In a story posted last week on Fox News’s website, George Russell laid out one of the most outrageous examples of poor judgment and profligacy seen in recent years from a U.N. organization. As Russell reports, two passenger ships (the Ola Esmeralda and the Sea Voyager) have been rented by the World Food Program — a U.N. humanitarian-relief organization — for $112,500 per day for the purposes of “accommodation for many of the U.N.’s international staff” off the coast of Haiti. The ships are also available to NGO workers and dignitaries such as Brazilian president Luiz Inacio da Silva, who recently visited the impoverished and earthquake-ravaged island. The total cost of renting these ships is projected to be over $10 million for the first 90 days. U.N. staff call one of the ships the “Love Boat.”
Sensing that the news might not be received well, WFP quickly pulled down its own article (complete with pictures) about the ships. Russell preserved
the story, however, and does a wonderful job of exposing the many questions surrounding WFP’s decision to rent these ships. Among the highlights:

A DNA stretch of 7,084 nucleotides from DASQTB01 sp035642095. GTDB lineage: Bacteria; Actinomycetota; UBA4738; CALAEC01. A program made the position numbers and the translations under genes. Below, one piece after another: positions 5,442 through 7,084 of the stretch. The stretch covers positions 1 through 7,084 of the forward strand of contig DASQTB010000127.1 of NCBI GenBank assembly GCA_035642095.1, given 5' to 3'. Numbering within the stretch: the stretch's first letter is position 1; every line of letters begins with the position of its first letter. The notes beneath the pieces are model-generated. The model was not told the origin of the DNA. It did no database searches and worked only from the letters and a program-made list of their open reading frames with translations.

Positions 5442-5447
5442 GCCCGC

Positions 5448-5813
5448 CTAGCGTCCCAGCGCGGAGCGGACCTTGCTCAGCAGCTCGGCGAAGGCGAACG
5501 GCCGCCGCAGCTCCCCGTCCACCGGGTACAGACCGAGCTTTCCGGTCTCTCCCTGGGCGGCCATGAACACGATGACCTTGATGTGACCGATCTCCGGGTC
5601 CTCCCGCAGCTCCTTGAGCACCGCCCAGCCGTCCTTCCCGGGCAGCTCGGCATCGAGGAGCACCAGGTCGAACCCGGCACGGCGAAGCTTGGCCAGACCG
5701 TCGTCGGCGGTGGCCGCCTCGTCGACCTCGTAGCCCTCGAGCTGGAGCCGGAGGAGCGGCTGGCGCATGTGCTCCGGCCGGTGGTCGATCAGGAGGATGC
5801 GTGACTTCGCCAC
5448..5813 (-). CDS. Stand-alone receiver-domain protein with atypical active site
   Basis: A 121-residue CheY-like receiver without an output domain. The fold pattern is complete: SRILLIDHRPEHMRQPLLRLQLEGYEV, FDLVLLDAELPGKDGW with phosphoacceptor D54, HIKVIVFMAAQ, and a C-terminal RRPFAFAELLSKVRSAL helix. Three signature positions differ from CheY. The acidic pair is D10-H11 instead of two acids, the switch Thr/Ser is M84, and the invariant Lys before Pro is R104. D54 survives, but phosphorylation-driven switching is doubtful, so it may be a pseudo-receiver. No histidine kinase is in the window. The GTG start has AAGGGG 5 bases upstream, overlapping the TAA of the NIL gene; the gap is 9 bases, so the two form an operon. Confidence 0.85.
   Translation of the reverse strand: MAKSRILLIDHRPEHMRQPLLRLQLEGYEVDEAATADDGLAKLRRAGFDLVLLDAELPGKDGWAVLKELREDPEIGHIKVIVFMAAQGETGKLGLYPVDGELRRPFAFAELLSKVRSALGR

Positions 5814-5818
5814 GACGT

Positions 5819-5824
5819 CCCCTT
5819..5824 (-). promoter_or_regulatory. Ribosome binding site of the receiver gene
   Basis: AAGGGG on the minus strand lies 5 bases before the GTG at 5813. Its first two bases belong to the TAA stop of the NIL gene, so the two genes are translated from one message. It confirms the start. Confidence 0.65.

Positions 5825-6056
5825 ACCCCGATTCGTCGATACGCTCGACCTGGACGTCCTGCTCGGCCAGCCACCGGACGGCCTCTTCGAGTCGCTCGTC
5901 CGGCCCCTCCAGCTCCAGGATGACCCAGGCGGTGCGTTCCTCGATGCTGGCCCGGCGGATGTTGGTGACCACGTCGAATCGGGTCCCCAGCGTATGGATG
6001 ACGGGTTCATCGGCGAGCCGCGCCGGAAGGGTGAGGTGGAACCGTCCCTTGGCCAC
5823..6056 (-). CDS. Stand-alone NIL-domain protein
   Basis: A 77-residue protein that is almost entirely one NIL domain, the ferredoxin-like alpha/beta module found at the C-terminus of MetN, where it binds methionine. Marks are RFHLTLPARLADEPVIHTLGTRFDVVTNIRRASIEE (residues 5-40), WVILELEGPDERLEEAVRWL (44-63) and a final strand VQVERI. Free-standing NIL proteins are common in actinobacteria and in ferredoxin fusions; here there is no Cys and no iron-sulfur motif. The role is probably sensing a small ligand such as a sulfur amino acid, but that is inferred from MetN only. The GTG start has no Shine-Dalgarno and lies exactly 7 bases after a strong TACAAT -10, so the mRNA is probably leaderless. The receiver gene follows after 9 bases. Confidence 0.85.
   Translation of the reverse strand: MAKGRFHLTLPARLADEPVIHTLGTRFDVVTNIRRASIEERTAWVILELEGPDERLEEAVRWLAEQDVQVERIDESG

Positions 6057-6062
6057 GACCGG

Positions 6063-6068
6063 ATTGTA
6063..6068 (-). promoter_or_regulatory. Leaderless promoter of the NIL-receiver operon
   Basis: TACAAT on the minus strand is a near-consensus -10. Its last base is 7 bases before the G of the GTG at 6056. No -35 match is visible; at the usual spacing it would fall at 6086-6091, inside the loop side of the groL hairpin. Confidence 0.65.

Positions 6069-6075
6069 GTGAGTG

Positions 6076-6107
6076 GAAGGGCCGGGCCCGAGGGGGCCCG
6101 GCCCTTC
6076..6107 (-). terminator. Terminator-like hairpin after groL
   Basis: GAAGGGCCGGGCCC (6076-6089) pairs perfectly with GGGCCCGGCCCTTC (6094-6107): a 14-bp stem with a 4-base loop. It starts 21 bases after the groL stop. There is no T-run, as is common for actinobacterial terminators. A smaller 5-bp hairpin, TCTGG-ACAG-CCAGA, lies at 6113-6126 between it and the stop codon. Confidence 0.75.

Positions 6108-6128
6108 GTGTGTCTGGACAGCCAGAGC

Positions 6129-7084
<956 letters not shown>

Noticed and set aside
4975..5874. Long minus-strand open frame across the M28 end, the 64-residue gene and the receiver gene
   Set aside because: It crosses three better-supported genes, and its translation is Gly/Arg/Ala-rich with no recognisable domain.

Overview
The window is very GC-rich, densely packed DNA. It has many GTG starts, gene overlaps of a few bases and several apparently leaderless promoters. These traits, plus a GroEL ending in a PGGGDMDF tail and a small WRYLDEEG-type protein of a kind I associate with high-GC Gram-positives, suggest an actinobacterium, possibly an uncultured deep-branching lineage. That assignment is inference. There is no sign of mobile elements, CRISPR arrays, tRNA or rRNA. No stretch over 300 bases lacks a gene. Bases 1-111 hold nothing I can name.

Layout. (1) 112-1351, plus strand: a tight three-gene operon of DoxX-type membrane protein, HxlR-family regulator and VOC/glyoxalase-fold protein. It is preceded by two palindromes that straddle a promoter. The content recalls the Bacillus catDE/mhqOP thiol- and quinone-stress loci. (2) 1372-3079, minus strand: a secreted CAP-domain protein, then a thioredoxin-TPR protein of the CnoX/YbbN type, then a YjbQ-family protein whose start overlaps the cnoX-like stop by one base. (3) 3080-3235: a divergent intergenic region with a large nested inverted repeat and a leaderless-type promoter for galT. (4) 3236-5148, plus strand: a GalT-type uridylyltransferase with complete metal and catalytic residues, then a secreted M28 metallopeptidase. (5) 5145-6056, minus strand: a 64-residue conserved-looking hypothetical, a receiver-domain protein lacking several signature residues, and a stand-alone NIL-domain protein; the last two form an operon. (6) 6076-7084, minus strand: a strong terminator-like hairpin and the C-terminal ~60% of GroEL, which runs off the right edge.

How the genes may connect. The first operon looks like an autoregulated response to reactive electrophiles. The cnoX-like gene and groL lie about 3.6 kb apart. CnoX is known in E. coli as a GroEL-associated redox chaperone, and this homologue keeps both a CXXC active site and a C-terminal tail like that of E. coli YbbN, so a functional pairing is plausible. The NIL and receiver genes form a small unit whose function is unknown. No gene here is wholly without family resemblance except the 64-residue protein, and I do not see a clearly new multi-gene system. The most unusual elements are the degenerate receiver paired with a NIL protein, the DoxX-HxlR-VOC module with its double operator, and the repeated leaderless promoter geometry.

WFP is being overcharged, because the projected expense is millions of dollars more than what the ships would have been likely to earn through normal operation.
The Ola Esmeralda is owned by a Venezuelan company with close ties to Pres. Hugo Chávez.
Also included in the story is a revealing insight into the U.N. mindset. Russell asked Edmond Mulet, special representative in Haiti of the U.N. secretary general and head of the U.N. peacekeeping mission (MINUSTAH) in the country, about the decision. Mulet’s answer, spread through several quotes in the story, was shocking: “It is the least we could do for them. They are working 14, 16 hours a day. The place was pulverized. Living conditions are really appalling. . . . [When] oxygen masks come down in a falling plane, the first thing you do is put them on yourself. You have to be in good shape in order to help the Haitians.”
Apparently, a visit to the Lido Deck is just the thing for staying in “good shape.”